Quantcast

Scientist proposes ‘SETI Lottery Bond’ to fund search for extraterrestrial life

By Scott Kaufman
Monday, November 18, 2013 11:50 EDT
google plus icon
["Alien Humanoid" on Shutterstock]
 
  • Print Friendly and PDF
  • Email this page

In an article for the Journal of British Interplanetary Studies, Jacob Haqq-Misra proposes to fund the search for extraterrestrial intelligence (SETI) project by issuing a bond that pays out when proof of intelligent life on other planets is discovered.

The proposed bond is a “lottery bond,” meaning that it will return a low and fixed rate of interest until it matures — and it only reaches maturity when the SETI project discovers definitive proof of the existence of intelligent extraterrestrial life.

Once the bond matures, a few “lucky” bondholders will receive a handsome payout, while other investors will receive little to nothing, much like a conventional lottery ticket.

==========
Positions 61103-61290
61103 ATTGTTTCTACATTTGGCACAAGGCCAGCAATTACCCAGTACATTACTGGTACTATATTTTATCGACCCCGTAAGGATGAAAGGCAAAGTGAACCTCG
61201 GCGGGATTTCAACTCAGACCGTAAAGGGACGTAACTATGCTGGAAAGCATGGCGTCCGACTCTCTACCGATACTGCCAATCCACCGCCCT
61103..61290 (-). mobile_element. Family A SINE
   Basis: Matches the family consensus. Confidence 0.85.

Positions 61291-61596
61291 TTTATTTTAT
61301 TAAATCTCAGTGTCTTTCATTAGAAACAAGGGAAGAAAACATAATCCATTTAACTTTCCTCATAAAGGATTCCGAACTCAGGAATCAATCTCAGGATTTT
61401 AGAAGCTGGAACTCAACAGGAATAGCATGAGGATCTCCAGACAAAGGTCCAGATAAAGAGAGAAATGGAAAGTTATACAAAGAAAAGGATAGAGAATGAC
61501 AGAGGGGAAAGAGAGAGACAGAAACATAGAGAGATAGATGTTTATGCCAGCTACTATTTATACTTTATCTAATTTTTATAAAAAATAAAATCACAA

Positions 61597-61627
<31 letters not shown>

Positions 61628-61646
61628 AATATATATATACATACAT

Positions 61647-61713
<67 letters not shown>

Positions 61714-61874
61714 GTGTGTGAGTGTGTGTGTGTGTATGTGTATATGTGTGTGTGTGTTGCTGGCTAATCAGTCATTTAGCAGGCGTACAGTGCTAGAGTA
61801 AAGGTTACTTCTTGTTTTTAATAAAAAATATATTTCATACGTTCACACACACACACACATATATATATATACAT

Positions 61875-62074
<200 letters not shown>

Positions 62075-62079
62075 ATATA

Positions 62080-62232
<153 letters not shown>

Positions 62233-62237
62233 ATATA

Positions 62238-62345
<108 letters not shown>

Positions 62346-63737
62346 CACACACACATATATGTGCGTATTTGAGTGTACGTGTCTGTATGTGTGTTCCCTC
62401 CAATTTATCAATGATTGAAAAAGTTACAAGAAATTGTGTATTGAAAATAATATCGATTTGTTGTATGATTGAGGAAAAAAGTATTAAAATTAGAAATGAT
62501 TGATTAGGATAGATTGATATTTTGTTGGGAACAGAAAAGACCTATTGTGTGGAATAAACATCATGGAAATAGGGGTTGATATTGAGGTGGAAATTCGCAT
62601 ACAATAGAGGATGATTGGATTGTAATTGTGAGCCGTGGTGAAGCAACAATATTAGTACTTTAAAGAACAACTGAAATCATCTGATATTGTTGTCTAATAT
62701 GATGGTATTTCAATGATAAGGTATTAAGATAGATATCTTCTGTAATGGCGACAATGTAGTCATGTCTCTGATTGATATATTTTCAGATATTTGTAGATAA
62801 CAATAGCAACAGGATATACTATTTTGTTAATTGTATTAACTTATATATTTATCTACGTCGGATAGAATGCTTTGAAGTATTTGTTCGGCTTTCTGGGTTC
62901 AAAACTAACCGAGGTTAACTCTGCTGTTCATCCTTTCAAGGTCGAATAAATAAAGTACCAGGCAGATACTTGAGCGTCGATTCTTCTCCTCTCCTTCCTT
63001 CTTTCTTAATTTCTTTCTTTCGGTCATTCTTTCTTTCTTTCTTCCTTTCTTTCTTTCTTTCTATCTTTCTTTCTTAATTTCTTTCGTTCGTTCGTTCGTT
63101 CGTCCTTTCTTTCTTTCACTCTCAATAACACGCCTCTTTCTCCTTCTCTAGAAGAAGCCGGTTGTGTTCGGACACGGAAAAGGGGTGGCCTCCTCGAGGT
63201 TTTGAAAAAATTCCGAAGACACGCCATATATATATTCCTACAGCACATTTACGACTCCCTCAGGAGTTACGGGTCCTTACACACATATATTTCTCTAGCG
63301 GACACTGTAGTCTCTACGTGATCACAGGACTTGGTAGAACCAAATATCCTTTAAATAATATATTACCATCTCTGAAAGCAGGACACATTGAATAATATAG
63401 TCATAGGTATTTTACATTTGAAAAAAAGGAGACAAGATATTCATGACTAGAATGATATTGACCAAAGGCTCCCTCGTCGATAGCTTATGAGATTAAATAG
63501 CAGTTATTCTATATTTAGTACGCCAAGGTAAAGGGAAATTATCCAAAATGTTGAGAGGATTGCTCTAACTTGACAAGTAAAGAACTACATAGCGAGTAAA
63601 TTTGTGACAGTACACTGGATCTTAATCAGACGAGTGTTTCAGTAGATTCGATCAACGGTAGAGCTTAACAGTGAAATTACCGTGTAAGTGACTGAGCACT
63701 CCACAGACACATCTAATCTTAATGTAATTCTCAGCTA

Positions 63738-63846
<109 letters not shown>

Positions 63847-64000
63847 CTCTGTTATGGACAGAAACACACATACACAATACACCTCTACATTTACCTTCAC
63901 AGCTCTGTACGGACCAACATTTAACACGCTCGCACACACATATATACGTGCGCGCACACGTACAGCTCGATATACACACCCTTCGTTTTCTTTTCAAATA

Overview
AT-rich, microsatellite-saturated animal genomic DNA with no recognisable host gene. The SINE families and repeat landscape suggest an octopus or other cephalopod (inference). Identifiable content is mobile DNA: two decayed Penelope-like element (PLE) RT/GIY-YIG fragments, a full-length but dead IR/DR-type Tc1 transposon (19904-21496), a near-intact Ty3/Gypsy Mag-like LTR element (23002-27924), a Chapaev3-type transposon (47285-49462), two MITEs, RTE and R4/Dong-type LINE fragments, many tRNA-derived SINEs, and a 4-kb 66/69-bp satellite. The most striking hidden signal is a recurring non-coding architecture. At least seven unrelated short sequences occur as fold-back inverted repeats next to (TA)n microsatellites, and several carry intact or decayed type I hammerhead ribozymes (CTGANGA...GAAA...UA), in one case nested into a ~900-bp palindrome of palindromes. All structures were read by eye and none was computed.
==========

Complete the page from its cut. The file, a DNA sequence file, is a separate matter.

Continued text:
According to Haqq-Misra’s paper, “[t]he total capital raised this way will provide a fund to be managed by a financial institution, with annual payments from this fund to support SETI research, pay investor interest, and contribute to the lottery fund. Such a plan could generate several to tens of millions of dollars for SETI research each year, which would help to revitalize and expand facilities such as the Allen Telescope Array.”

Though Business Insider believes such bonds will be a hard sell because they assume the Drake Equation to be correct, “they’re a fun way to help underfunded space research [and] if we do end up finding an alien civilization, you or your descendants will be able to cash out big time.”

["Alien Humanoid" on Shutterstock]

Scott Kaufman
Scott Kaufman
Scott Eric Kaufman is the proprietor of the AV Club's Internet Film School and, in addition to Raw Story, also writes for Lawyers, Guns & Money. He earned a Ph.D. in English Literature from the University of California, Irvine in 2008.
 
 
 
 
By commenting, you agree to our terms of service
and to abide by our commenting policy.
 
Google+